This story was sponsored by the Campaign to Save the Boundary Waters. It’s the last of a five-part series on the Heavy Table telling the story of Ely, its economy, and a special wilderness meal created by Chef J.D. Fratzke of The Strip Club Meat and Fish.
The friendship between humans and dogs goes back at least 11,000 years; DNA evidence isn’t completely clear, but we’ve been running with our four-footed friends for a long time. You can lose sight of some of that relationship’s wild roots when you’re cleaning up after Rex in an urban dog park, but when you’re on the back of a dogsled, speeding across frozen lakes in the Boundary Waters, the primal beauty of cross-species teamwork is as vivid as it was in 9,000 B.C.
The purebred Canadian Eskimo dogs of Wintergreen Dogsled Lodge offer the thrill of Arctic survival with the security of an operation that’s been running smoothly for thirty years. If you visit the kennels on a sledding day in winter, you’ll witness a scene that resembles a canine hive — dogs being attached to and unattached from sleds, guides orienting visitors, and a constant hum of intense, joyous activity. It’s clear that everyone is working hard, but it’s clear, too, that everyone — dogs included — is having quite a bit of fun.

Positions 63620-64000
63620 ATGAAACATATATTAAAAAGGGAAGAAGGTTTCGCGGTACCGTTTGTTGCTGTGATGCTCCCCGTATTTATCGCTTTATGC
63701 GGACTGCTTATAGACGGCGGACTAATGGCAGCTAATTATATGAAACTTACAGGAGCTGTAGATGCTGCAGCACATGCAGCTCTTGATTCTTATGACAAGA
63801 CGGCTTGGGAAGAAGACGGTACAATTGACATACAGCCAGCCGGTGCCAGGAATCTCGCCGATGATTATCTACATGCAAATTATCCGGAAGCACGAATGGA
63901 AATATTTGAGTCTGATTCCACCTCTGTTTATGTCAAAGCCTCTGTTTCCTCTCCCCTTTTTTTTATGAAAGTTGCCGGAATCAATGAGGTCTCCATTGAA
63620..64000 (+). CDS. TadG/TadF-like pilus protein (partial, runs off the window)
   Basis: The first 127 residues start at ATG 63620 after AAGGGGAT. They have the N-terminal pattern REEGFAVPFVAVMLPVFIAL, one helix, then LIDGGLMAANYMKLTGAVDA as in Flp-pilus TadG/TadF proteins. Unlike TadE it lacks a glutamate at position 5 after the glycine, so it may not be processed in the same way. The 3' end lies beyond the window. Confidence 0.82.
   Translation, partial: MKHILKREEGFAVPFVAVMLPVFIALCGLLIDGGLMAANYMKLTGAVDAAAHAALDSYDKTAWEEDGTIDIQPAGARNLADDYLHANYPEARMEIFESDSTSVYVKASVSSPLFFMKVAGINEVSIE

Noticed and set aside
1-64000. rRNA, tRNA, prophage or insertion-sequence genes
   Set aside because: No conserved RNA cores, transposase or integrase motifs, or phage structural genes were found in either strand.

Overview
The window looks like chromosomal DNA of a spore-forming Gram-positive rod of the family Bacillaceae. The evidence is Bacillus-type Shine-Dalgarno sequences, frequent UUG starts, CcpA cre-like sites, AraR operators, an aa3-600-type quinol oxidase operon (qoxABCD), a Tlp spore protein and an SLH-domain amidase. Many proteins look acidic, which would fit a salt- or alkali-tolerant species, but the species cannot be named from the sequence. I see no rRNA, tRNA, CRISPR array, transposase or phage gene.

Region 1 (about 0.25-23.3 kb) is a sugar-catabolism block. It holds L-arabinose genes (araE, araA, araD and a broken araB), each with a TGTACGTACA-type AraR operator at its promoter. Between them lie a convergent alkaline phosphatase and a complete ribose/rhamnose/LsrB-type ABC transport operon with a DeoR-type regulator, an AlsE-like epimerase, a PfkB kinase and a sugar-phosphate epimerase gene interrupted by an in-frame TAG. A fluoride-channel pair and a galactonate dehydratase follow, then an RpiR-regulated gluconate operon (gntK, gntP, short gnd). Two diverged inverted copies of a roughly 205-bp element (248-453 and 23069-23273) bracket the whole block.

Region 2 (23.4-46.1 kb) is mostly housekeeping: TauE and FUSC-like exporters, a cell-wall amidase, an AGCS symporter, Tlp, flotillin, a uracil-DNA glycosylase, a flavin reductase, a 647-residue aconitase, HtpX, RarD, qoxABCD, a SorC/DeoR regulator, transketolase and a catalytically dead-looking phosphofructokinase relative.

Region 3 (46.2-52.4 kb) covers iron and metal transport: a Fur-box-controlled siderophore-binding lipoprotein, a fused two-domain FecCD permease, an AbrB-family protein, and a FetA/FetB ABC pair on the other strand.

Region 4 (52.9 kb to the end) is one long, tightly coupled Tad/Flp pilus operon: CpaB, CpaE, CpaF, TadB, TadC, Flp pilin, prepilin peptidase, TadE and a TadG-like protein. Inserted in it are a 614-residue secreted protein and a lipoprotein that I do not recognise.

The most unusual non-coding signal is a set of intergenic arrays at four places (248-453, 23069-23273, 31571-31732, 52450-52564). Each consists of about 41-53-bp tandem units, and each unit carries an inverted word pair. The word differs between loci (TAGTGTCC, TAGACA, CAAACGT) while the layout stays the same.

“It’s all about the dogs,” says Wintergreen owner Paul Schurke (above). “The dogs are so affectionate and fun that people enjoy having hang time with the dogs as much as they do sledding through the winter woods here.”
Each dog has its own role to play. “They’re not just snowmobiles with fur; they’re all distinct individuals with unique personalities,” says Schurke. “Even in a very short stay here, people get to know the dogs, and when they come back, they ask for ‘their’ dogs: They want Romeo, or they want Stoney … and they want Prada. … And they get pretty wrapped up in their dogs. It’s such an amazing instinct — [the dogs] just live to pull. You put ’em in a harness, and off they go.”
Wintergreen is an outgrowth of Wilderness Inquiry, which Schurke founded in 1978 with a classmate from St. John’s. Wilderness Inquiry focuses on providing wilderness adventures for people with disabilities.
“It took off in a big way, so we looked for a way to do the program year-round,” says Schurke. “We thought that maybe dog teams would be a way to accommodate people with mobility impairments. But we didn’t know anything about dog teams, so we asked around and got sent back into the woods to this little log homestead in the middle of nowhere where a recluse lived, running dog teams. He happened to be [environmentalist and polar explorer] Will Steger, and we hooked up and became close friends and then business partners. We went into the Arctic on our various polar trips, and then his little business became my little business.”
That little business now includes 60 dogs that run about 60 miles of trails that connect in the winter. About 500 people visit each season to take about 100 trips, many of which involve dogsled camping up and down the Boundary Waters. One of the lodge’s advanced trips “cruises up and down the international border [with Canada],” Schurke says.